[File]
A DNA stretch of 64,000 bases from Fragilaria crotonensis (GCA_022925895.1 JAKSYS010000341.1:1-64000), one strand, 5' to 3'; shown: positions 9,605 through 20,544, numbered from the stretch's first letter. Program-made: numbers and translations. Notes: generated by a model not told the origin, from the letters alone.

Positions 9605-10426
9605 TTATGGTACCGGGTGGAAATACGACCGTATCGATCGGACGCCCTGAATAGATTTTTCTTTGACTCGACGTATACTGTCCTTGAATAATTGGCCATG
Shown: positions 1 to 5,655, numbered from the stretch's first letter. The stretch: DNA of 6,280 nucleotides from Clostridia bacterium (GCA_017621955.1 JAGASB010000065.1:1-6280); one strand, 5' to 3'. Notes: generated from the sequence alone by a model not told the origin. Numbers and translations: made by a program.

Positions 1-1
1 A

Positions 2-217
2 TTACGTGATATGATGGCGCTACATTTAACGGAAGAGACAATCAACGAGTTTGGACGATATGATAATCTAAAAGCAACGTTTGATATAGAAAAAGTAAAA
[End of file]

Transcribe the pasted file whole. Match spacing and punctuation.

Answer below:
A DNA stretch of 64,000 bases from Fragilaria crotonensis (GCA_022925895.1 JAKSYS010000341.1:1-64000), one strand, 5' to 3'; shown: positions 9,605 through 20,544, numbered from the stretch's first letter. Program-made: numbers and translations. Notes: generated by a model not told the origin, from the letters alone.

Positions 9605-10426
9605 TTATGGTACCGGGTGGAAATACGACCGTATCGATCGGACGCCCTGAATAGATTTTTCTTTGACTCGACGTATACTGTCCTTGAATAATTGGCCATG
Shown: positions 1 to 5,655, numbered from the stretch's first letter. The stretch: DNA of 6,280 nucleotides from Clostridia bacterium (GCA_017621955.1 JAGASB010000065.1:1-6280); one strand, 5' to 3'. Notes: generated from the sequence alone by a model not told the origin. Numbers and translations: made by a program.

Positions 1-1
1 A

Positions 2-217
2 TTACGTGATATGATGGCGCTACATTTAACGGAAGAGACAATCAACGAGTTTGGACGATATGATAATCTAAAAGCAACGTTTGATATAGAAAAAGTAAAA